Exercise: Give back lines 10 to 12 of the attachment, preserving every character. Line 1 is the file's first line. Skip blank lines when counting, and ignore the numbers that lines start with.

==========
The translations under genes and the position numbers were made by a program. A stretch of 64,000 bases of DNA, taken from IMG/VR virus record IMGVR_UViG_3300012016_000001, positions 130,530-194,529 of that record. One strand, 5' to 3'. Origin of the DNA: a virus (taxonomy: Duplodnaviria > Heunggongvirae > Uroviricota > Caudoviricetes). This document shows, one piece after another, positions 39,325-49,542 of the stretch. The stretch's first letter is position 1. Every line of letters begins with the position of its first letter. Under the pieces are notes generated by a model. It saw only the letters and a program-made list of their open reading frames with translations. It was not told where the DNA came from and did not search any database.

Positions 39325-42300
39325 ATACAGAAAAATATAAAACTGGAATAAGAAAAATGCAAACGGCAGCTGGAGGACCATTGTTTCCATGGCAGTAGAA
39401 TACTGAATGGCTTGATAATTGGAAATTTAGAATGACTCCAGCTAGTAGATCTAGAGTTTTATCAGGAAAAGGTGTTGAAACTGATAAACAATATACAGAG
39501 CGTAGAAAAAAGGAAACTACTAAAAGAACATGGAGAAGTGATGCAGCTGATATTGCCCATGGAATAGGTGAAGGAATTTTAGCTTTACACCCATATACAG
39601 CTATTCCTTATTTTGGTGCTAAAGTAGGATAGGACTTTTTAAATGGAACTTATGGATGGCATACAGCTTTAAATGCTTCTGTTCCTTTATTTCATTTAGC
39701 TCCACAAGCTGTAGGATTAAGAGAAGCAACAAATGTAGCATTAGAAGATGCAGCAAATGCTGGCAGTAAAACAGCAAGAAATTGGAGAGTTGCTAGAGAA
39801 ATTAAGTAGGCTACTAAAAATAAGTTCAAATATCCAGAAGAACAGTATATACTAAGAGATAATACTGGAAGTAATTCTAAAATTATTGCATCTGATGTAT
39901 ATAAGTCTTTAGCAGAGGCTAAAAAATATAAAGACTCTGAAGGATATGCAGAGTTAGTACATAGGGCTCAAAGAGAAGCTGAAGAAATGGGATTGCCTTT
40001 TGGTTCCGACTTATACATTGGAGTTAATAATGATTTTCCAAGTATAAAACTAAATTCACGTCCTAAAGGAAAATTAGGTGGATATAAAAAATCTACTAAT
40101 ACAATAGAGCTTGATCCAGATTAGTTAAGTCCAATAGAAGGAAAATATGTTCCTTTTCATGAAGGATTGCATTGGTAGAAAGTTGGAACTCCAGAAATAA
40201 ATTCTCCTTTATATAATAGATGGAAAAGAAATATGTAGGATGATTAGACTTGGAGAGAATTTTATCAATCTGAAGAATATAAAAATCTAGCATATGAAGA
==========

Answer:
40001 TGGTTCCGACTTATACATTGGAGTTAATAATGATTTTCCAAGTATAAAACTAAATTCACGTCCTAAAGGAAAATTAGGTGGATATAAAAAATCTACTAAT
40101 ACAATAGAGCTTGATCCAGATTAGTTAAGTCCAATAGAAGGAAAATATGTTCCTTTTCATGAAGGATTGCATTGGTAGAAAGTTGGAACTCCAGAAATAA
40201 ATTCTCCTTTATATAATAGATGGAAAAGAAATATGTAGGATGATTAGACTTGGAGAGAATTTTATCAATCTGAAGAATATAAAAATCTAGCATATGAAGA